Ruth Winkelmann, daughter of a Jewish father, was just ten years old when she witnessed what later became known as crystal night: the night of 9th November 1938, when Jewish shops and synagogues all over Germany were smashed up and looted, and many Jews arrested or killed. It marked the beginning of the outright persecution of Germany’s Jews. Now 90, Ruth meets Caroline Wyatt to tell her what she remembers of that frightening night – and how it changed the course of her life.
Ruth’s memories of crystal night are vivid. When she arrived at her Berlin school the morning after, she found it barricaded by Nazi stormtroopers, who had also desecrated the nearby synagogue. The schoolgirls had to escape via the lofts of adjacent buildings. That evening, Ruth recalls, her father told her, “This is the beginning of a very difficult time.”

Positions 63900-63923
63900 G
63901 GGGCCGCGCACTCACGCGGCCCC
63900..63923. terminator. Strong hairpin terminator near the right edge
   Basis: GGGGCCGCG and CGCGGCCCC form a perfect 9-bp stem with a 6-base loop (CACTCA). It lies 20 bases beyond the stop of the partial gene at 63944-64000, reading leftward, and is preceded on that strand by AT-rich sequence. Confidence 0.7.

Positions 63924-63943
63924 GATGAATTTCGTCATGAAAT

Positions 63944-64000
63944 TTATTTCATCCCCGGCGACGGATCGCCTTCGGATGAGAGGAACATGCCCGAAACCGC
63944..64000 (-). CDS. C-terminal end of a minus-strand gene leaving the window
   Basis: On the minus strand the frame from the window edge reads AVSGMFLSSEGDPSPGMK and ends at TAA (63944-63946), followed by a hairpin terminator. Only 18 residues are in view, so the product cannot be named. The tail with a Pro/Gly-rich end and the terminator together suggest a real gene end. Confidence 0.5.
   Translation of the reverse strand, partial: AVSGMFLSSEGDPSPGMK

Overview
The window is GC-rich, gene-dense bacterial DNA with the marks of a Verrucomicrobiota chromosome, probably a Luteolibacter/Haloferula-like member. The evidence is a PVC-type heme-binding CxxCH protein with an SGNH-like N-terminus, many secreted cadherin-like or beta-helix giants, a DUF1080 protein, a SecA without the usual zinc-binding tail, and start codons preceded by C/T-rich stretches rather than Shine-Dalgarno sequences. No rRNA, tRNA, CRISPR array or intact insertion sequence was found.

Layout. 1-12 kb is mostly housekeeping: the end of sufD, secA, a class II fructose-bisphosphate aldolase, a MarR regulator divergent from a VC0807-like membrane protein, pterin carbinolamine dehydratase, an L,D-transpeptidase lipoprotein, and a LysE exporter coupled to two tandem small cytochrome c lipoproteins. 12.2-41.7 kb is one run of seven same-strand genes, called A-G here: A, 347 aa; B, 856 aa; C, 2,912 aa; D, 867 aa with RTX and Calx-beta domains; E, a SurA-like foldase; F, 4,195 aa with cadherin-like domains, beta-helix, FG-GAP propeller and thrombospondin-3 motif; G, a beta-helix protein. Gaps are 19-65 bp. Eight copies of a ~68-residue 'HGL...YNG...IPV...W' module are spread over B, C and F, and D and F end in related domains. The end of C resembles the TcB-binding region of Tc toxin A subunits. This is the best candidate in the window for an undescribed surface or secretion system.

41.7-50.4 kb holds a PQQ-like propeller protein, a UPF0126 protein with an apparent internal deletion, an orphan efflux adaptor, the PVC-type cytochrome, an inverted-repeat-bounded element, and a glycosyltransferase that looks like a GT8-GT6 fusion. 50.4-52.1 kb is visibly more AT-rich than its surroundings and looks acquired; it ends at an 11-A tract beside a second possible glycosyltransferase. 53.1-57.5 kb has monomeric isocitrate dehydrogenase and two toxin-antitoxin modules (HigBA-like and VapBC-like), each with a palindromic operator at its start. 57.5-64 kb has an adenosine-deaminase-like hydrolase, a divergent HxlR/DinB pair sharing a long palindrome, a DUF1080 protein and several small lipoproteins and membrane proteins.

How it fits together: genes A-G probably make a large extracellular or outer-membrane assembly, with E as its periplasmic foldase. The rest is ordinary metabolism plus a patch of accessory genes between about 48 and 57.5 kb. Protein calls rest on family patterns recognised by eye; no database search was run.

He was right. For Ruth, crystal night was the end of her carefree childhood. Her father and 14 other Jewish relatives were killed at Auschwitz, she herself and her mother survived in hiding.
The experience of crystal night and its aftermath shaped Ruth’s religious outlook profoundly. Brought up in the Jewish faith and considered Jewish by the Nazi regime, she later converted to Christianity out of gratitude to the man who had saved her. Today, she says, she has a strong faith in God and a deep sense of her Jewish roots.
Producer: Kristine Pommert
(Photo: Ruth Winkelmann at her former Jewish school in Berlin, with the new synagogue in the background. Credit: Stefan Thissen)
The conversion is remarkable, and the chilling fear of losing the star of David is very telling.